The last twenty years have seen a dramatic increase in "nones": people who do not claim any religious affiliation, and who now outnumber even the largest Protestant denominations in America. Not to be confused with secularists, many nones identify themselves as "spiritual but not religious" (SBNR). Public response to the emergence of SBNRs has been wildly mixed. Nones have been evaluated, statistically analyzed, classified and categorized, derided as shallow dilettantes, and hailed as spiritual pioneers, but very rarely asked to describe their own views and experiences. In Beliefs without Borders, theologian and one-time SBNR Linda Mercadante gives nones a chance to speak for themselves. This volume is the outcome of extensive observation and over 85 in-depth interviews with SBNRs across the United States. Mercadante presents SBNRs' stories and analysis of their spiritual journeys as well as their rationale for the rejection of organized religion, showing that people who identify in this way can be found not only outside of organized religon, but within it.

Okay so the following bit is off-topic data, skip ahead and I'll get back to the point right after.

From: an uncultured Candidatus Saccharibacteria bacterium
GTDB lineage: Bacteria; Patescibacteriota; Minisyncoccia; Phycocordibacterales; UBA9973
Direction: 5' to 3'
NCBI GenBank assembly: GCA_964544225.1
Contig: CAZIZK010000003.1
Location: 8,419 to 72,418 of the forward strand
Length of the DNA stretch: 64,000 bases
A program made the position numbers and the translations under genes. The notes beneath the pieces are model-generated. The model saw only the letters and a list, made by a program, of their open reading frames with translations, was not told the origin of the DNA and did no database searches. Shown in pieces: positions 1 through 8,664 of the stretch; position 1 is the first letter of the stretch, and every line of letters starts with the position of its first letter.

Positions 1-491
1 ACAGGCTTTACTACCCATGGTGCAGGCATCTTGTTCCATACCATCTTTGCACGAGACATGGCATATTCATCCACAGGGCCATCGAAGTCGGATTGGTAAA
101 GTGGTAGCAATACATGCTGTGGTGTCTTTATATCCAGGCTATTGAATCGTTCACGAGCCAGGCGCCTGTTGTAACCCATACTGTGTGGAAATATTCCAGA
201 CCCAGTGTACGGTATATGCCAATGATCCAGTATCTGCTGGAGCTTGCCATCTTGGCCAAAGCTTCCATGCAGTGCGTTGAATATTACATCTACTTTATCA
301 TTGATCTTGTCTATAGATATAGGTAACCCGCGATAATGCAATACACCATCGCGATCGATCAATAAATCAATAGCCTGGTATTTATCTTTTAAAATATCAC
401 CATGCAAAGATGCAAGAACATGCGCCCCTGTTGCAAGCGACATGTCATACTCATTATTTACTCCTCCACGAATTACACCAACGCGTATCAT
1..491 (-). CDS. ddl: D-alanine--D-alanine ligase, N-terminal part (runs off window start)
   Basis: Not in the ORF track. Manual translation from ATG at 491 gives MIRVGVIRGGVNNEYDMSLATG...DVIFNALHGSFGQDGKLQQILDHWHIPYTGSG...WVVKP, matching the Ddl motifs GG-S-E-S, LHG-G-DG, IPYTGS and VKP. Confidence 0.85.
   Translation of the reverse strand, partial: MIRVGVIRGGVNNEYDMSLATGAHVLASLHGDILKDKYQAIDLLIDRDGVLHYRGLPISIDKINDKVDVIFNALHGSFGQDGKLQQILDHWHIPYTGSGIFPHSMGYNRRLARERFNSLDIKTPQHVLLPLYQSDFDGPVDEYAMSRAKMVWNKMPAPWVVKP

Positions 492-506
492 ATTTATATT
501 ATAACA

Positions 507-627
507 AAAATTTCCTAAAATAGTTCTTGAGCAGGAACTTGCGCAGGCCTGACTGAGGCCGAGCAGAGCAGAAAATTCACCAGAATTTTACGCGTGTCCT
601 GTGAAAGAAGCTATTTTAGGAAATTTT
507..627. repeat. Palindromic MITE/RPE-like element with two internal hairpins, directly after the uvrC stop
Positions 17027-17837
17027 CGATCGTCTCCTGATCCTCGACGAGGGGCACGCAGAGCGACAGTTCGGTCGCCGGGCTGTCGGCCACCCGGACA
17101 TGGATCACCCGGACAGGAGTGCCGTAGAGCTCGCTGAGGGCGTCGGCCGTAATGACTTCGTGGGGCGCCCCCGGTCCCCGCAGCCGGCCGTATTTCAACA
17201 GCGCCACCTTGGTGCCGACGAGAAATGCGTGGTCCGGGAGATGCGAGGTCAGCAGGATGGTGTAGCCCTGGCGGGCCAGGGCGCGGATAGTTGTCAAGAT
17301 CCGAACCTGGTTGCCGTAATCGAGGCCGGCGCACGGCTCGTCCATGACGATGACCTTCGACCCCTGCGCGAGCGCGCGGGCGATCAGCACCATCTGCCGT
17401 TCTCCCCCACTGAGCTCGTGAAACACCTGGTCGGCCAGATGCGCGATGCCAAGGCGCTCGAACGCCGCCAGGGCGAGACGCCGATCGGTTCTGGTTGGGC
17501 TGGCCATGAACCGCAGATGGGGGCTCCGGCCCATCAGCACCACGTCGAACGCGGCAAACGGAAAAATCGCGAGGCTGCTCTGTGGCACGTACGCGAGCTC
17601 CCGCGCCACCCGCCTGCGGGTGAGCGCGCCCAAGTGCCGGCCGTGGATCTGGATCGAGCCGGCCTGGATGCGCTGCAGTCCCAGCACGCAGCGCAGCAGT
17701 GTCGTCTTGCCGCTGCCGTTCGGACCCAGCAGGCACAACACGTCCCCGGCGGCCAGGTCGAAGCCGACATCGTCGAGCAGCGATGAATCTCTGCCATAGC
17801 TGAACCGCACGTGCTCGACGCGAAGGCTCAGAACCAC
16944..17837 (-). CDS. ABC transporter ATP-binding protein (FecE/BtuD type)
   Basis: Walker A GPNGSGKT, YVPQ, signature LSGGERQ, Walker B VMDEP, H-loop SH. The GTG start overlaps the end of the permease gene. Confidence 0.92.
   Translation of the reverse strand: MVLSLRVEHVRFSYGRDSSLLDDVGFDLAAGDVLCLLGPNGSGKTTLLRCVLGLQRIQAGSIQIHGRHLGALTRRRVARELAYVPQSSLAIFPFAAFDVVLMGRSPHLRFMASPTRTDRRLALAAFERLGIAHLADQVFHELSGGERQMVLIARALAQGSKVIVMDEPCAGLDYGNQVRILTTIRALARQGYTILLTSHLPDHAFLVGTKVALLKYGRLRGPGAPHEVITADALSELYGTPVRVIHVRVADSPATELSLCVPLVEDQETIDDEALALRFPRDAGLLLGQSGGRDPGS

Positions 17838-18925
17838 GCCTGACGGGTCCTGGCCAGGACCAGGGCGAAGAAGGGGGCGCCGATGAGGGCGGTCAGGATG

She reveals the surprising latent theology within the nones movement, including the interviewees' creative concepts of divine transcendence, life after death, human nature, and community, and the conclusions she draws are startling: despite that SBNRs routinely discount the creeds and doctrines of organized religion, many have devised a structured set of beliefs, often purposefully in opposition to doctrines associated with Christianity. Beliefs without Borders is a captivating exploration of a growing belief system certain to transform the spiritual character of America.